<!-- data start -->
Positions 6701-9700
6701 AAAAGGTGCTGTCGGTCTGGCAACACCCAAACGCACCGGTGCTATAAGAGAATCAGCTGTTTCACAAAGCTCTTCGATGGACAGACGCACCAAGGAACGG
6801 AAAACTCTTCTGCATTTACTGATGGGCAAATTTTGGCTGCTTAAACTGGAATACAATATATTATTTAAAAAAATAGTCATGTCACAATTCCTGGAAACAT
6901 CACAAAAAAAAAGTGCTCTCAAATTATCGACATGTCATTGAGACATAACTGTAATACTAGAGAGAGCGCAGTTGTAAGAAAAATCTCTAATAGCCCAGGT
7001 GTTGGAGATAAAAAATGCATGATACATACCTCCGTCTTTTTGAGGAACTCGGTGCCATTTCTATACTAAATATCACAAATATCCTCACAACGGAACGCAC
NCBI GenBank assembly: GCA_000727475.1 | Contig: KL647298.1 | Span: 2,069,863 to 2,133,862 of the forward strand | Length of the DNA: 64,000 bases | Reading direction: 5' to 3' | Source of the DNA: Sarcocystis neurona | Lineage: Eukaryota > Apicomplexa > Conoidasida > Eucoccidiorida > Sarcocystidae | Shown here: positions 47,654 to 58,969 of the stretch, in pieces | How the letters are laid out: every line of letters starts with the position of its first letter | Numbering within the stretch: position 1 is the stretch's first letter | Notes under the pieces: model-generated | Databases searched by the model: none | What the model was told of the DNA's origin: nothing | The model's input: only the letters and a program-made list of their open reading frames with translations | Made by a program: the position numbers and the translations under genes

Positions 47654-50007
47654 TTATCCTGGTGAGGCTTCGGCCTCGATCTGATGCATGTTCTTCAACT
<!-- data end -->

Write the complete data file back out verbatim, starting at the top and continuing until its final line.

Positions 6701-9700
6701 AAAAGGTGCTGTCGGTCTGGCAACACCCAAACGCACCGGTGCTATAAGAGAATCAGCTGTTTCACAAAGCTCTTCGATGGACAGACGCACCAAGGAACGG
6801 AAAACTCTTCTGCATTTACTGATGGGCAAATTTTGGCTGCTTAAACTGGAATACAATATATTATTTAAAAAAATAGTCATGTCACAATTCCTGGAAACAT
6901 CACAAAAAAAAAGTGCTCTCAAATTATCGACATGTCATTGAGACATAACTGTAATACTAGAGAGAGCGCAGTTGTAAGAAAAATCTCTAATAGCCCAGGT
7001 GTTGGAGATAAAAAATGCATGATACATACCTCCGTCTTTTTGAGGAACTCGGTGCCATTTCTATACTAAATATCACAAATATCCTCACAACGGAACGCAC
NCBI GenBank assembly: GCA_000727475.1 | Contig: KL647298.1 | Span: 2,069,863 to 2,133,862 of the forward strand | Length of the DNA: 64,000 bases | Reading direction: 5' to 3' | Source of the DNA: Sarcocystis neurona | Lineage: Eukaryota > Apicomplexa > Conoidasida > Eucoccidiorida > Sarcocystidae | Shown here: positions 47,654 to 58,969 of the stretch, in pieces | How the letters are laid out: every line of letters starts with the position of its first letter | Numbering within the stretch: position 1 is the stretch's first letter | Notes under the pieces: model-generated | Databases searched by the model: none | What the model was told of the DNA's origin: nothing | The model's input: only the letters and a program-made list of their open reading frames with translations | Made by a program: the position numbers and the translations under genes

Positions 47654-50007
47654 TTATCCTGGTGAGGCTTCGGCCTCGATCTGATGCATGTTCTTCAACT